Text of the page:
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Nuclear weaponsOvercoming the trust barrier in nuclear weapons verification measurements

Published 9 June 2017

Trust but verify. The catchphrase for arms control popularized by President Ronald Reagan sounds simple. However, verification involving sensitive data is a very complex endeavor. Verifying that a nuclear warhead actually is a warhead may include confirming key attributes. But the act of confirming certain technical attributes might reveal critical design information — closely guarded national secrets for any country. Confirming these attributes will likely require overcoming the hurdle of protecting sensitive design data. Sandia National Laboratories physicist Peter Marleau has developed a new method for verifying warhead attributes.

Trust but verify. The catchphrase for arms control popularized by President Ronald Reagan sounds simple. However, verification involving sensitive data is a very complex endeavor.

Verifying that a nuclear warhead actually is a warhead may include confirming key attributes. But the act of confirming certain technical attributes might reveal critical design information — closely guarded national secrets for any country. Confirming these attributes will likely require overcoming the hurdle of protecting sensitive design data.

Sandia Lab says that Sandia National Laboratories physicist Peter Marleau has developed a new method for verifying warhead attributes. Called CONFIDANTE, for CONfirmation using a Fast-neutron Imaging Detector with Anti-image Null-positive Time Encoding, the method could help address the problem of conducting verification measurements while simultaneously protecting sensitive design information. CONFIDANTE provides middle ground for the warhead owner, or host, who wants to protect sensitive information, and the monitor, who may be seeking to verify that sensitive information to confirm the inspected item is a warhead.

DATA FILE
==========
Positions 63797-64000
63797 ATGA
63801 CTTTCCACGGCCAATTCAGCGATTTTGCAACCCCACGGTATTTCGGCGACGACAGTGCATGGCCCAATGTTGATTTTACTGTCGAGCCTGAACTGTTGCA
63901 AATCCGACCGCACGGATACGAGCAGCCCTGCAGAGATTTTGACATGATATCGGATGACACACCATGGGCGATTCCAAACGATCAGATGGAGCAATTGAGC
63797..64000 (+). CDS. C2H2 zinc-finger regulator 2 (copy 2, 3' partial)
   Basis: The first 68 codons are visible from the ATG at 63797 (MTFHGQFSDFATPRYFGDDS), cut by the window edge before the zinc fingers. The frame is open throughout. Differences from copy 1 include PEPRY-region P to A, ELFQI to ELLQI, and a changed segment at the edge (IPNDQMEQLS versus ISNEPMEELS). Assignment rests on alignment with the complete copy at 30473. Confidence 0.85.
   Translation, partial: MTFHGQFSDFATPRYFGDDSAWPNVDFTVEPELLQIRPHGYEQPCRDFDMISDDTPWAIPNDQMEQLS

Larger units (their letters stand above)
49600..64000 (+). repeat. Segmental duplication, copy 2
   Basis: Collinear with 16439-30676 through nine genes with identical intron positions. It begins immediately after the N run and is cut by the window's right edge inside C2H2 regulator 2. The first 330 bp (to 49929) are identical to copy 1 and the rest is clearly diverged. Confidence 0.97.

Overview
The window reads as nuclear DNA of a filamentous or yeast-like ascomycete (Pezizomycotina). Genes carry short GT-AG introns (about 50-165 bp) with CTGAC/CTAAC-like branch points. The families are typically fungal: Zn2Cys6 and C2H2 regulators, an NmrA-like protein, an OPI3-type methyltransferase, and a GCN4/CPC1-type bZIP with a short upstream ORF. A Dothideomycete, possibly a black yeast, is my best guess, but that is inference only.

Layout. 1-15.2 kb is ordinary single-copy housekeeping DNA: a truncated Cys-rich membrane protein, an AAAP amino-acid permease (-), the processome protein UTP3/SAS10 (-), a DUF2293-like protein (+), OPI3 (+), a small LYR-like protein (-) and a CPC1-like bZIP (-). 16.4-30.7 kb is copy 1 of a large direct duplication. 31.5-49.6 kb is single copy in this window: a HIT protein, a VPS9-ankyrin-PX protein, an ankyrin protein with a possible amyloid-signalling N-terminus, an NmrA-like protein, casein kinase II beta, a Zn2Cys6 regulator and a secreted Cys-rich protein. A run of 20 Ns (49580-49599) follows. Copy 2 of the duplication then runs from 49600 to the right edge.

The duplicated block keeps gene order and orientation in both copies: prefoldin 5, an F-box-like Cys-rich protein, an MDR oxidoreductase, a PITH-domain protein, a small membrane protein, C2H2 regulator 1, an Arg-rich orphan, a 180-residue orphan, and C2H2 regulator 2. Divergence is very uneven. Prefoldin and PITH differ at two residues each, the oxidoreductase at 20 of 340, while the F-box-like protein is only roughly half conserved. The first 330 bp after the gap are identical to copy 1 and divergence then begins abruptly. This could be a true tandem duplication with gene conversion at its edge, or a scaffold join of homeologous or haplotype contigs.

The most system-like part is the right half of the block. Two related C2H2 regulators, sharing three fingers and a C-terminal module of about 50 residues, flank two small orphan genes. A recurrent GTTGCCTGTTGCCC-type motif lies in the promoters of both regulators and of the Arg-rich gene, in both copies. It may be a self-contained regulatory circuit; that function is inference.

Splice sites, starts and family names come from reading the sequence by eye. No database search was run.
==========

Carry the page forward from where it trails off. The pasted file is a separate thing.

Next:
CONFIDANTE is an implementation of a zero-knowledge proof (ZKP) as a way to demonstrate the validity of a claim while providing no further information beyond the claim itself,” explained Marleau. “Unlike other ZKP confirmation methods, which rely on a measuring instrument that has been pre-loaded with sensitive information, CONFIDANTE allows the monitoring party to conduct the measurement in real time without accessing sensitive design data.”

Overcoming the trust barrier with ZKP
About three years ago, the Department of Energy’s Princeton Plasma Physics Laboratory and Princeton University developed a ZKP object-comparison system to potentially support warhead confirmation while protecting sensitive design data. In mathematical cryptography, ZKP is accomplished by challenging a host to solve a problem that is only possible if the host possesses the information being authenticated. After repeated challenges, the host can prove it possesses that information without revealing any details about the information itself.

In the Princeton group’s ZKP implementation, confirmation that an alleged warhead has the characteristics of a warhead is demonstrated through neutron transmission and emission counts measured by an array of radiation detectors. To protect sensitive design data during the measurement process, the Princeton method prepares the radiation detectors with a template rather than directly comparing in real time the images of a warhead being verified with a trusted warhead.